Most Illinois nursing homes carry low insurance limits.

Let’s say you get a $1 million verdict against a nursing home with a $300,000 insurance policy. There’s a good chance that if you attempt to collect the additional judgment (above the policy limit), the limited liability company that owns the nursing home will merely file for bankruptcy protections and re-form as a new entity, leaving you with just the insurance proceeds.

Nursing homes are protected by layers of shell companies.

Most Illinois nursing homes are owned by several layers of limited liability companies and corporations, specifically for the purpose of avoiding the effect of legal judgments. While there are legal mechanisms for penetrating these layers in order to hold owners accountable, the process is full of problems, and Illinois courts have been very reluctant to allow victims to do so. Therefore, insurance coverage is often the only source of recovery.

Appeals are inevitable.

Just because a person receives a jury verdict for a large sum of money does not mean the defendant will pay immediately. Some families celebrate their large awards, only to end up waiting 5-7 years, through multiple appeals, before the matter is finally resolved.

The Numbers

So, when you see law firms touting large verdicts and settlements, just remember that there is a chance that the clients may not have actually received all that money. Likewise, the facts of each case can make an enormous difference. For instance, a difference between a 70-year-old victim and an 80-year-old victim can make a significant impact on the amount a jury awards, simply due to the statistical life expectancy. Further, it’s important to remember that jury sympathy may vary widely between elder abuse vs. neglect. One is egregious and intentional, while the other may be the result of poor staffing or some other, less sensational reasons.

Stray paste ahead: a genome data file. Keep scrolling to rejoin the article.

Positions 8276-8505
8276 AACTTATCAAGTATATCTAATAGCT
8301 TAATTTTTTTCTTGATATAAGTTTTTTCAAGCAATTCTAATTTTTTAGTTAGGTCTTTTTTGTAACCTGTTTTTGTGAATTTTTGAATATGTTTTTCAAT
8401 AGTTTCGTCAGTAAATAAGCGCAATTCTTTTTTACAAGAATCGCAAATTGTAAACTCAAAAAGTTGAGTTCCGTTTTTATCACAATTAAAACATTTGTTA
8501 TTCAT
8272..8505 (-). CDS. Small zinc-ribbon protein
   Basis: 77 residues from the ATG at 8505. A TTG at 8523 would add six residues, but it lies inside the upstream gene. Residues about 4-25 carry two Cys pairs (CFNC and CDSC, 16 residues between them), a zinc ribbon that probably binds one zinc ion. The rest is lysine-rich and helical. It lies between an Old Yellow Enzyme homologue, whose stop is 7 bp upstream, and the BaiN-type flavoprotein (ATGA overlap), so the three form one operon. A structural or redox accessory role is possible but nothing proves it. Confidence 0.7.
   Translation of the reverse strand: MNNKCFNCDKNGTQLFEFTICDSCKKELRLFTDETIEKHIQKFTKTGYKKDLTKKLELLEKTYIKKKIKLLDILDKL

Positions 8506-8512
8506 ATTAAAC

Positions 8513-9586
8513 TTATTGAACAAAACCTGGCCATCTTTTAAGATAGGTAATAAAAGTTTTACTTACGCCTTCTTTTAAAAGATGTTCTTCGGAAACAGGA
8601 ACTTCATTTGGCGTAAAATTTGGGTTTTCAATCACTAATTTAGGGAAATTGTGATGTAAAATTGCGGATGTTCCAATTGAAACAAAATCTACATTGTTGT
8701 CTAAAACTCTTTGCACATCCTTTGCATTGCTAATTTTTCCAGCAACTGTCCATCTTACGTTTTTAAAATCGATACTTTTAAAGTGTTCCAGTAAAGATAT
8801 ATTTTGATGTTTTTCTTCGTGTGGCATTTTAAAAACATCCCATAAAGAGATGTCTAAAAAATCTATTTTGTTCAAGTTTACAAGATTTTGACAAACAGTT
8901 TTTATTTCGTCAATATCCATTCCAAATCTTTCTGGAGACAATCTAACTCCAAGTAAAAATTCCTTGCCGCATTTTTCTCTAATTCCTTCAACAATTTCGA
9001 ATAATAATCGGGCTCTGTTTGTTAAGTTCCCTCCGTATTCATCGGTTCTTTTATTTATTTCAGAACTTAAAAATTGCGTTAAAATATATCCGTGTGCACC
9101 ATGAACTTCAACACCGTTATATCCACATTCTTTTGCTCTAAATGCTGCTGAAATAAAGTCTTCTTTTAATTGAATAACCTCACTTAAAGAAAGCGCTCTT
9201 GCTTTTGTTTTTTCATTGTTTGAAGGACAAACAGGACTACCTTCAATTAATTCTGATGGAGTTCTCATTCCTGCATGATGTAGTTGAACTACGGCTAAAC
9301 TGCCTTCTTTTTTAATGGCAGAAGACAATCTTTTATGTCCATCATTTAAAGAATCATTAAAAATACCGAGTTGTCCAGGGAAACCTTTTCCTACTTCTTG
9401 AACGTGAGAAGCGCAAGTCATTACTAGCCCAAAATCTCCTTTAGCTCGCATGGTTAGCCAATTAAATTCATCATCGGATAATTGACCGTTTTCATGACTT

In rural, small communities throughout southern Illinois, most nursing home neglect cases settle within the nursing home’s insurance limits, generally for less than $150,000, with more serious injuries returning settlements of upwards of $250,000. Hip fractures, bedsores, and similar types of injuries frequently result in significant medical bills, but it can be very difficult to measure the long-term impact of such injuries, because often victims die from unrelated illnesses shortly after their injuries.

Why Pursue a Case?

While it is rare to recover six or seven figure jury verdicts in nursing home abuse and neglect cases, it can happen. But this should not be the motivation behind bringing a claim. Instead, bring a claim to discourage future conduct and hold the nursing home accountable. Do it to ensure that improper care results in a significant cost to the facility and its owners. Finally, do it to recover funds that can be used to help the victim or their family with the unnecessary and needless expenses relating to the injuries.

At Jerome, Salmi & Kopis, we understand that everyone has different motivations for pursuing a lawsuit. We want to help you and your family understand your options. Our experienced attorneys won’t just tell you what to do; they will carefully explore options so that you can make the right decision for yourself. It’s just part of how we do business. Contact us today to get started with a free initial consultation.